It was much more easy, for Elizabeth, to prompt her guilty faction, in Scotland, to raise a violent outcry against the association of Mary, with her son, in his government. James VI, young as he was, freed himself, on the 28th of January 1583, from the thraldom of Elizabeth’s faction, which had endured, since his insidious capture, at Ruthven castle, on the 23d of August 1582.
– Life of Mary, p.280.
On the 28th January, 1716, the Earl of Marr burnt this town on the advance of the royalist troops under Argyle upon Perth. Argyle arrived on the 30th, and here passed the night upon the snow, “without any other covering than the fine canopy of heaven.” [Annals of Geo. I., vol. ii. p. 222.] Auchterarder, says Newte – who visited this place in 1782 – “seems to have lain under the curse of God ever since it was burnt by the army in the year 1715. The dark heath of the moors of Ochill and Tullibardin, – a Gothic castle belonging to the Duke of Athol, – the naked summits of the Grampians seen at a distance, – and the frequent visitations of the presbytery, who are eternally recommending fast-days, and destroying the peace of society by prying into little slips of life, together with the desolation of the place, render Auchterarder a melancholy scene, wherever you turn your eyes, except towards Perth and the lower Strathern, of which it has a partial prospect.” [‘Tour in England and Scotland.’ London, 1791. 4to. p. 252.] When this superficial tourist penned his coarse and unjust remarks on presbyterial visitations, he probably knew no more of the matter than he seems to have done of what he calls the Antimonian heresies of the place.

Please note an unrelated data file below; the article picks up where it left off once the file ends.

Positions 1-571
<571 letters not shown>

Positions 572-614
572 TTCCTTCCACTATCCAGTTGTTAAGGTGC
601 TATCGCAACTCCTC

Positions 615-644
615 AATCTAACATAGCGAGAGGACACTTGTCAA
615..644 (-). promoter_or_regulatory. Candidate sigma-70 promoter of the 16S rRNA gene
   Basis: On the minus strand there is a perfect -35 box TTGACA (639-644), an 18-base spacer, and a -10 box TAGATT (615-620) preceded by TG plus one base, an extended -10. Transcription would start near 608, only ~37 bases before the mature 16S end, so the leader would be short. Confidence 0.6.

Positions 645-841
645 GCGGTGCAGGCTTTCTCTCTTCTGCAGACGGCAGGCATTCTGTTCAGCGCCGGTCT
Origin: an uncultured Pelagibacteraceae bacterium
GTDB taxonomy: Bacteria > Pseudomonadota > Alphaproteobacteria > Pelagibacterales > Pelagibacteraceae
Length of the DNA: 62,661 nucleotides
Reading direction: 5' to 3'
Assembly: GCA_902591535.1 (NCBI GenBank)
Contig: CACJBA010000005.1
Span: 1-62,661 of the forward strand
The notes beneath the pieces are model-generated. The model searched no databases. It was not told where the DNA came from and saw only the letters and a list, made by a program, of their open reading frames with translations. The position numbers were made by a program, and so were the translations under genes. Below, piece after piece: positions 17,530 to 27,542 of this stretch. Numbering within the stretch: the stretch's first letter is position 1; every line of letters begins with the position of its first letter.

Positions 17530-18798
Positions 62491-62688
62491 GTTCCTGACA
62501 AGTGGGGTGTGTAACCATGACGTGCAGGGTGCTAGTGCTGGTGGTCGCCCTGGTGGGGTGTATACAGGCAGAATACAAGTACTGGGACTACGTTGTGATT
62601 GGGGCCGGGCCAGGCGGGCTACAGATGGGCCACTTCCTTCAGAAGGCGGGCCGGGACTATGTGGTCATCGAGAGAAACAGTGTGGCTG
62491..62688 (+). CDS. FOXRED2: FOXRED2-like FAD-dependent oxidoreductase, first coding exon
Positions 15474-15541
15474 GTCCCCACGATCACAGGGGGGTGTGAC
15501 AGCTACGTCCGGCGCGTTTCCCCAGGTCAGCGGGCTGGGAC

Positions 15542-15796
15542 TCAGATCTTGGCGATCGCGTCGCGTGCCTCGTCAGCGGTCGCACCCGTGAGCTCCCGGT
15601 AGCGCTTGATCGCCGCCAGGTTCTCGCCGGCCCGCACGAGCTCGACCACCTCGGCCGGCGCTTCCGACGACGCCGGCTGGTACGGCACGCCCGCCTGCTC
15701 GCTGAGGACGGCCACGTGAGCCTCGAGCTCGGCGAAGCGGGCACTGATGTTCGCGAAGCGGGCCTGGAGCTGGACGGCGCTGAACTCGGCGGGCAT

– Gazetteer of Scotland, pp.74-75.
PILFERING OF OUR DOCUMENTED HISTORY BY EDWARD I.
‘MOURN, CALEDONIA, MOURN!’ – Conversing lately with a gentleman who has been making researches in the Border antiquities, our national feelings were aroused by his description of the havoc committed by the first Edward in his invasion of Scotland upon the archives and insignia of the country. When Edward arrived at Roxburgh Castle he had with him whole hampers of public documents, state papers, charters, burgh seals, and such like, all of which he had ruthlessly plundered as his armies passed from place to place. It might form a subject for the justice to Scotland men at this hour to institute inquiries as to what of these memorials survive. If part of them still exist, it might be a question if their concession to the original owner should not be asked. They can be very little valued where they are, and they would be preserved in Scotland as mementoes of her independence and struggle for national existence. – N. B. Mail. – ‘Dumfries and Galloway Standard and Advertiser’.
– Punch’s Almanack, January 28, 1857, p.54.